The other place you can’t miss before you really get into the drive is the Elephant Seal lookout. These majestic creatures spend a good portion of the year taking over the coastline whether it is to grow up, be born or find a mate. It’s enthralling to see them take over the beach.Road trip up the Pacific Coast Highway. Tips and tricks for traveling Big Sur. What to do in Cambria and Carmel on the PCH.

Big Sur

I’ve said it before but the real point of this stretch is to just enjoy the drive. Take it all in, stop everywhere you want and take your time. There are a couple places you shouldn’t miss. As for sites, as you head up you will first run into the “Not Bixby Bridge”. I have to say we stopped just south of this one and loved the view and got in a good shot. Once we’d stopped we realized it was the wrong one but we didn’t care once we saw the view.Road trip up the Pacific Coast Highway. Tips and tricks for traveling Big Sur. What to do in Cambria and Carmel on the PCH.

Stopping at Pfeiffer Beach and checking out Mc Way Falls is a must. You can hike down through the state park, or you can park just north of it and get a great angle of the falls. This is also one of the great spots to get in a good hike along the route.Road trip up the Pacific Coast Highway. Tips and tricks for traveling Big Sur. What to do in Cambria and Carmel on the PCH.

A little further North, you’ll come across the actually Bixby Bridge and it’s worth getting out and taking a quintessential photo.

If you’re looking for a place to relax while you take in a view and some good food Nepenthe Restaurant is well known for a reason. One of the best views along the drive and delicious food to go along with it. For something a little more casual stop by Big Sur Bakery & Restaurant. It doesn’t have the cliffside views but it makes you feel tucked into the forest and you grab a tasty snack.

If you plan on staying in Big Sur there are a couple once in a lifetime splurge type of stays. Post Ranch Inn tops many lists of epic hotels in the United States and even the world. There are few places where you have this type of luxury let alone the views. If you’ve got a budget to really splurge it’s worth it, even though rooms rarely fall under $1000 a night. Still amazing, but closer to an affordable splurge is the Ventana Inn & Spa, in the off season, you’ll find rooms under $500 and almost as much luxury and still some exceptionally good views.

If you’re looking for a more common budget place to stay, you best option is to stay in one of the border towns or camp at one of the many campsites in the area. Some of which have just as good views as the pricey hotels.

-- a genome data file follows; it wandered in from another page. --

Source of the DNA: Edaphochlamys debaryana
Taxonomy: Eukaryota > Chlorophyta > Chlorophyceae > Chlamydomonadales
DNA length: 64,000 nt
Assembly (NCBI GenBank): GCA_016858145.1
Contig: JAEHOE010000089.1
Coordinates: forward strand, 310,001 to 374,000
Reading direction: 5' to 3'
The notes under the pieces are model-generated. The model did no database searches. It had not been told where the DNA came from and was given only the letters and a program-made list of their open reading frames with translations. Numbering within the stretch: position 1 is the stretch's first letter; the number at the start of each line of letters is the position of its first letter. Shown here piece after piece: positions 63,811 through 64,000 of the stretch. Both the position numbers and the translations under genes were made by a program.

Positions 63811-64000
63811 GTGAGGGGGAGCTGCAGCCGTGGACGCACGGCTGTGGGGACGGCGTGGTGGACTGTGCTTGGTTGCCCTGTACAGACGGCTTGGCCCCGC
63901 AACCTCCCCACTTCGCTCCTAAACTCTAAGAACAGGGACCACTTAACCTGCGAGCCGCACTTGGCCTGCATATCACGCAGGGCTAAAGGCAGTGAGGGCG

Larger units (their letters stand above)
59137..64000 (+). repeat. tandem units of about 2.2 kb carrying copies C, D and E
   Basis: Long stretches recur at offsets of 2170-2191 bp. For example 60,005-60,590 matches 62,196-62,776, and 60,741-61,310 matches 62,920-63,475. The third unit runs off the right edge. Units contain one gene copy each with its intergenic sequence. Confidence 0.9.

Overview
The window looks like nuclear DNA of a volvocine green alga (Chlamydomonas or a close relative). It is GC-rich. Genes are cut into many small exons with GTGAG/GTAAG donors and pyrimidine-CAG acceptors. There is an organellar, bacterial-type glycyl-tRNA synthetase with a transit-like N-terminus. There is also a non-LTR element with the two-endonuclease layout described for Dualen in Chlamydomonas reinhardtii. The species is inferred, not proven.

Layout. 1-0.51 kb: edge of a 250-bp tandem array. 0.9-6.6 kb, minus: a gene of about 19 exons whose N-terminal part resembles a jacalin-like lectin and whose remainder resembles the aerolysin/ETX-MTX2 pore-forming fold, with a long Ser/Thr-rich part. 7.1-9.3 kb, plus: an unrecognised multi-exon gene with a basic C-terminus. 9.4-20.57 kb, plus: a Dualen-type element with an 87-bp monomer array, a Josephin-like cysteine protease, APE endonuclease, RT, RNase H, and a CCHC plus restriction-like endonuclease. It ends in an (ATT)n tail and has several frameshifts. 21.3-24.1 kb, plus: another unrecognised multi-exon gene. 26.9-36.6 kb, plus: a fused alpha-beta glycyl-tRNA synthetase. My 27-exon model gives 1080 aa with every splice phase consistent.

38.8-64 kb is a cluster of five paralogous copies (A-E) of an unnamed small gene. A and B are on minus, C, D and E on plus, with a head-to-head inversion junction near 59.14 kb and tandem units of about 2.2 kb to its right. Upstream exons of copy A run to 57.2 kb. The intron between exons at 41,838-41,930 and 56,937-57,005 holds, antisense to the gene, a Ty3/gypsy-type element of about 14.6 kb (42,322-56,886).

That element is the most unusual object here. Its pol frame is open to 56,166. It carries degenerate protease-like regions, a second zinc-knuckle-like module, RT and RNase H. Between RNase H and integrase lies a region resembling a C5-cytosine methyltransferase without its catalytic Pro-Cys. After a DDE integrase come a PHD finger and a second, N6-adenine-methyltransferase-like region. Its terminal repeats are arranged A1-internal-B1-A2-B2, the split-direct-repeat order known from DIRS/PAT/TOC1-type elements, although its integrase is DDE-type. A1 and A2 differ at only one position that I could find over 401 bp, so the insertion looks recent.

Carmel-By-The-Sea

As you wind out of Big Sur you’ll stumble upon a quaint city, Carmel-By-The-Sea. The perfect place to spend an evening, or much more, before you take off on your next part of the drive. There are so many charming bed and breakfasts in this town that it’s hard to pick just one, but the Edgemere Cottages are the perfect place to rest your head.Road trip up the Pacific Coast Highway. Tips and tricks for traveling Big Sur. What to do in Cambria and Carmel on the PCH.

Relax right on the white sand beach along Scenic Drive, and even spend the evening with your own campfire right on the sand.

If you’re looking to explore wander around downtown through the cute shops, galleries and wineries. If you’re looking to dig into the wineries try the Carmel Wine Walk where you can get 9 tastings for $65. Two of my favorite spots were Caraccioli Cellars for the sparkling and Silvestri Vineyards for their reds.

For a bite grab something casual at Carmel Belle. Here you’ll find farm-fresh food with sandwiches, soups and more to enjoy. Another great spot to try is Forge in the Forest where you can enjoy a wide range of cuisine in their cute bar or patio. Enjoy a relaxing evening and after the home cooked breakfast at the Edgemere Cottages you’ll be ready to head along the Peninsula and continue up the PCH.Road trip up the Pacific Coast Highway. Tips and tricks for traveling Big Sur. What to do in Cambria and Carmel on the PCH.

Did I miss any of your favorite spots on this stretch of the drive? If so, let me know in the comments below. If you’re looking for more tips on driving the Pacific Coast Highway head over to the series homepage. And sign up for the Traveling Nine to Fiver newsletter to follow the series as it comes out! Next week we’ll cover heading in the Monterey Peninsula and up to San Francisco.

About Megan

Megan MacNee is the founder of Traveling Nine to Fiver. From nine to five she works in the non-profit world in California. She focuses on exploring the world from her own backyard to across the globe. You'll find her sharing about explorations through food, books, travel, and more.